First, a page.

Buddhist Inner Sciences 101: Chakras – Ep. 123

In this podcast Professor Thurman & Richard Freeman discuss interdependence, the need for compassion for self & others before detailing the subtle energetic system of the nervous system known in the yoga tradition as the chakras.

Using references to ‘Star Wars: The Force Awakens‘ Maz Kantana, The Kalachakra Tantra, Wilhelm Reich & Freud’s Primal Scene Professor Thurman guides an exploration of the chakra system, psychonauts & yogic practices focusing on the central channel.

Tibetan Four Tantras Chakra Illustration

“Inner science focuses on the soul, spirit, and mind as embodied in the physical body in its environment. It is not simply a name for religious mind control through belief and ritual. It develops various theories but is primarily an experimental science, proceeding by contemplative observation of the mind, senses, emotions, and intellectual faculties. Its laboratory is the mind-body complex itself, as well as the whole range of mental states experienced in waking, dreaming, sleep, meditative trance, and even out-of-body, virtual reality situations. Its technology is yoga, the yoking of conscious attention to empirical exploration, transformative discovery, and healing modification.” Robert Thurman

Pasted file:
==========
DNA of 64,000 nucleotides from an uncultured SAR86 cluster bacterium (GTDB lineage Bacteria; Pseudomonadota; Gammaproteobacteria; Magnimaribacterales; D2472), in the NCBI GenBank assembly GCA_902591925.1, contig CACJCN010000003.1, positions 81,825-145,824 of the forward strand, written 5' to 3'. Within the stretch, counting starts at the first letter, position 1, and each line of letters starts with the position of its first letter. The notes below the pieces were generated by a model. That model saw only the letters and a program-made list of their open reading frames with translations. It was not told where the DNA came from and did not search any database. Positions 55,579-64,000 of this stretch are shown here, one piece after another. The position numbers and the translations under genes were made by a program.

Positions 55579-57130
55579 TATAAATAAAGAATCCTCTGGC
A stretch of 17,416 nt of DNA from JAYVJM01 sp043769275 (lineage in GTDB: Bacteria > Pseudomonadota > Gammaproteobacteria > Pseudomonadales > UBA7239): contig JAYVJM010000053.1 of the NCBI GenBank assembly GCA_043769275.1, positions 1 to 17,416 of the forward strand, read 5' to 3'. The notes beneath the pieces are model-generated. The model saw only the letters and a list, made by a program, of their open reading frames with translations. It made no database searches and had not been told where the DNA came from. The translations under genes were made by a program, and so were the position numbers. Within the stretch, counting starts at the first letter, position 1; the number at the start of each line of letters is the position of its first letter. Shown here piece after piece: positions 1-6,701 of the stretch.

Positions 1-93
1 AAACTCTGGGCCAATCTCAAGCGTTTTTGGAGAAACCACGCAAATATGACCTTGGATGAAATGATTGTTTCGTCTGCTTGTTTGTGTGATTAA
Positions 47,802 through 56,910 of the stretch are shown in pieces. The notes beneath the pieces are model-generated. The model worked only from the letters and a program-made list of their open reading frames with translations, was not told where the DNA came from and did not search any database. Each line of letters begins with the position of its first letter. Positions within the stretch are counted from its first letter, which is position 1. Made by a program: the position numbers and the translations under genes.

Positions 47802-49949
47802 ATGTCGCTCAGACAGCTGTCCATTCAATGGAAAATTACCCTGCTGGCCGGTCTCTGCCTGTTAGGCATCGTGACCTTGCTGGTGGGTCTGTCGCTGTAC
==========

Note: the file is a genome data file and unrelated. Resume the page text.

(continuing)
“Buddhist Inner Sciences 101: Chakras” is apart of the Buddhist Inner Sciences 101 Podcast Series taken from the Bob Thurman & Tibet House US archives which are intended to provide an introduction to the yogic, meditative & theoretical practices of the tradition. These recordings are intended to be general overviews & one should be studying with a qualified teacher before attempting or engaging in the practices.

The song ‘Dancing Ling’ by Tenzin Choegyal from the album ‘Heart Sutra‘ (2004) by Ethno Super Lounge is used on the Bob Thurman Podcast with artist’s permission, all rights reserved.

Recorded on July 4th, 2016 at ‘Buddha & The Yogis Retreat’ with Robert Thurman, Richard Freeman & Mary Taylor at Menla in Phoenicia, New York.

Podcast Extra

Inner Revolution

The New York Times calls him “America’s number one Buddhist.” He is the co-founder of Tibet House New York, was the first American Tibetan Buddhist monk, and has shared a thirty-five-year friendship with the Dalai …